Mortgage rates below 3% have brought homeowners stampeding back to the refinance market.
A sharp rise in refi demand is driving an increase in overall mortgage applications, a new report shows.
Refinancing to take advantage of mortgage rates that remain far below historical averages can be a smart play. Because with the economy recovering and over 116 million Americans now fully vaccinated against COVID-19, sub-3% rates may not be around much longer.
Mortgage applications rise on refinance strength
Mortgage applications increased 2.1% last week, the Mortgage Bankers Association, or MBA, reported on Wednesday. It was a sharp recovery from the previous week, when mortgage activity fell by 0.9%.
But while rates on 30-year fixed rate mortgages are averaging just 2.96%, according to mortgage giant Freddie Mac, cheap mortgages apparently haven't been enough to help homebuyers overcome the challenges of low supply and rising prices. Purchase applications increased only 1% from the previous week.
"Most markets this spring continue to see robust demand, but activity continues to be constrained by insufficient inventory levels, as well as homebuilder challenges related to the ongoing shortages and price increases for building materials," says Joel Kan, the MBA's forecaster, in a news release.
Still, the desire to buy remains strong. Purchase applications were up 13% compared to the same week last year.
"The purchase market is thriving at a very high level of activity," Corey Burr, senior vice president at TTR Sotheby’s International Realty in Washington, D.C., tells MoneyWise. "It's close to a mania, and it's difficult to see how the market can get any hotter."
The refinance market, however, is where the real action is taking place. "3% seems to be the key level at which borrowers will refinance," Burr says.
Homeowners are flooding the market with refinance requests, maybe because they sense a rise in rates is around the corner. Refi applications rose by 3% to hit their highest level in eight weeks, MBA says, and refinances made up a hearty 61.3% of all mortgage applications.
"Additionally, refinance loan balances increased for the fourth straight week, an indication that higher-balance borrowers acted to take quick advantage of lower rates," says Kan.
Is the refi window closing?
The U.S. economy is in far better shape than it was at this time a year ago. (Man, does that feel good to say.) But once businesses reopen and people are able to go back to work full time, mortgage rates will inevitably rise.
Burr feels that day won’t arrive for a while.
"It will take some time for the economy to build up a head of steam and roar back to the amazing strength it had at the beginning of 2020," he says. "Rates will increase when the economy shows strong and sustained growth, but that may not happen for several years."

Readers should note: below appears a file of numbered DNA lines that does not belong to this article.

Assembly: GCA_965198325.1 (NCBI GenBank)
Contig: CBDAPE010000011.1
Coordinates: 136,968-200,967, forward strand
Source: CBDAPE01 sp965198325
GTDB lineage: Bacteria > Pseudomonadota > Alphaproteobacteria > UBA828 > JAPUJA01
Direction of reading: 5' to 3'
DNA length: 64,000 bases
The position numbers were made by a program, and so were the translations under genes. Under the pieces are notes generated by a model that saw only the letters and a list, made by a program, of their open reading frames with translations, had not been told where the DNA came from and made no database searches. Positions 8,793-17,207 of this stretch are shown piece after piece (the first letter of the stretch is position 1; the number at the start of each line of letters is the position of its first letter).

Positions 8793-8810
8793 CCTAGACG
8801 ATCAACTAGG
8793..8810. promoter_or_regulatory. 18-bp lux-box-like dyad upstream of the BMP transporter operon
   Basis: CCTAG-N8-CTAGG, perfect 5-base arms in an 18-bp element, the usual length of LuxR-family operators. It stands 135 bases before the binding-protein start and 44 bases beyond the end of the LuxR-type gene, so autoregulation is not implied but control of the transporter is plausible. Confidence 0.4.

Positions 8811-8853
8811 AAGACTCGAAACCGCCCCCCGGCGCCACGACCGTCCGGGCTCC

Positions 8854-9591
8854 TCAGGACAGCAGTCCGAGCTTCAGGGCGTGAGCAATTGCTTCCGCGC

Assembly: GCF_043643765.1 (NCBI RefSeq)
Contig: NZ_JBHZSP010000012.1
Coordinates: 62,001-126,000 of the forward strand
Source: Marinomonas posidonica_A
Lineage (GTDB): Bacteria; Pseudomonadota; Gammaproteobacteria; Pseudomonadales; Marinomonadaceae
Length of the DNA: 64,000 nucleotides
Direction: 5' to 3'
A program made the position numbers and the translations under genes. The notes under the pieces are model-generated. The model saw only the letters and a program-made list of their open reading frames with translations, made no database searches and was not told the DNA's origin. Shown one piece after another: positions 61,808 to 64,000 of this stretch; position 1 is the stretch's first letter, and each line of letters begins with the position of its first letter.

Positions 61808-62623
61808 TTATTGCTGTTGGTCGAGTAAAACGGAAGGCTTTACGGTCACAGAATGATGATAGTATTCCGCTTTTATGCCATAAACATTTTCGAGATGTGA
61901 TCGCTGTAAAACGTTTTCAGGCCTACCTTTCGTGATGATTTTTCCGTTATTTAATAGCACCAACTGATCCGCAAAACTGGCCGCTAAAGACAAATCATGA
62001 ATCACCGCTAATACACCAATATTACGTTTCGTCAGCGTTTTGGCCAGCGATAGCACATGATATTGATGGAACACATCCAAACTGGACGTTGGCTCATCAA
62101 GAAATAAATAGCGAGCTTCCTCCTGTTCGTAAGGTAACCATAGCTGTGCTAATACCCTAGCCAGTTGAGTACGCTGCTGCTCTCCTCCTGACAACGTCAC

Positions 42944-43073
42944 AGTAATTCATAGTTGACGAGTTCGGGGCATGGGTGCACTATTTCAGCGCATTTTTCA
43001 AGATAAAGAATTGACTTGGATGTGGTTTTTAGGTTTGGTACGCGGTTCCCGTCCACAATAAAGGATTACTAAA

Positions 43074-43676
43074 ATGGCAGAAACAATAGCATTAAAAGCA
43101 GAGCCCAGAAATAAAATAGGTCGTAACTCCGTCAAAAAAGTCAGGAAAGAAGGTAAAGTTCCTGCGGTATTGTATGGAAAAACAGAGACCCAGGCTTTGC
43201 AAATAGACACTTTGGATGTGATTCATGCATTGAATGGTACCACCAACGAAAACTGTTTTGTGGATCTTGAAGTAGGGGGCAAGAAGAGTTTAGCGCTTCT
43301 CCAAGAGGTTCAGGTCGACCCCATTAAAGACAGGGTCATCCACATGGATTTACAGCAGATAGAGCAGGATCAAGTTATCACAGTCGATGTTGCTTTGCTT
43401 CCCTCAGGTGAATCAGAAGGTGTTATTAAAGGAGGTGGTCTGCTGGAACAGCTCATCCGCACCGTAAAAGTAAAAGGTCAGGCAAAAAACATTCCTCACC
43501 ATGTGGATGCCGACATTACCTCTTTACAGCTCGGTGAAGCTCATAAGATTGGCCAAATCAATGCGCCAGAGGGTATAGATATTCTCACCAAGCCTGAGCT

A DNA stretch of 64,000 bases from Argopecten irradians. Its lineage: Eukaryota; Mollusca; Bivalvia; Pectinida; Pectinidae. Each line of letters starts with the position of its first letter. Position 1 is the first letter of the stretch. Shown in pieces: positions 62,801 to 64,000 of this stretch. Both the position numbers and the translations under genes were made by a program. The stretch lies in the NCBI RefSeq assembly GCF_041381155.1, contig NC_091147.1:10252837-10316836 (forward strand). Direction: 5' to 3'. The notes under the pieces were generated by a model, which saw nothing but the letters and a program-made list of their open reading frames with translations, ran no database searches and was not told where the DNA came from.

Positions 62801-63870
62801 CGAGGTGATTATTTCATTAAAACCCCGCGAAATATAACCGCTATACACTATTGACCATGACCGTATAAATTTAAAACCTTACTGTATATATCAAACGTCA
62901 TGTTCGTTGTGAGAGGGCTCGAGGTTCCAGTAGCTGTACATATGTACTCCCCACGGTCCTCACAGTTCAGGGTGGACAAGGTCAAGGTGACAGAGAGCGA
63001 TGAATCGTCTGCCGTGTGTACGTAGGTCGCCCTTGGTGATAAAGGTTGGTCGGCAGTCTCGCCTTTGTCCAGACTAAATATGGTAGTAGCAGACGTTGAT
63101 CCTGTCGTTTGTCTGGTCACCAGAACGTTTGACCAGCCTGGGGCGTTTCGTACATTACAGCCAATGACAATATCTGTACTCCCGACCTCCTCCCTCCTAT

Rates may not spike for some time, but it's hard to predict how long they'll stay as low as they are.
Once rates ticked below 3%, mortgage technology and data provider Black Knight calculated that about 13 million Americans could still save a pile of cash by refinancing.
If you’re a homeowner with a 30-year mortgage and you've built up 20% equity in your home, Black Knight says you could save an average $283 a month on your mortgage payments through a refi.
A solid credit score can help you get a good deal on a refinance loan, and today it's easy to check your credit score for free.
How to score a great mortgage rate
Just because mortgage rates have ticked down doesn't mean lenders will automatically offer you the lowest interest rate available. That usually requires a little bit of effort on your part.
But it's totally worth it.
If you still haven’t refinanced your home, you’ll want to check mortgage rates from at least five lenders to see who's offering rates that fit your budget. Comparison shopping can help you save big on a new mortgage.
Note that it's hard to be approved for a home loan, let alone nab a sexy rate, if you’re carrying a ton of high-interest debt. If payments to multiple creditors are gumming up your homebuying plans, consider taking out a debt consolidation loan.
By rolling all of your debts into a single, lower-interest loan, you’ll pay far less in interest charges and wipe out your debt faster. That could free up the kind of cash flow lenders want to see in their applicants.
Don’t get too down if a refi just isn’t in the cards. You can always find other ways of decreasing the cost of homeownership. For example, when the time comes to buy or renew homeowners insurance, make sure you get quotes from multiple insurers — because you could save hundreds of dollars.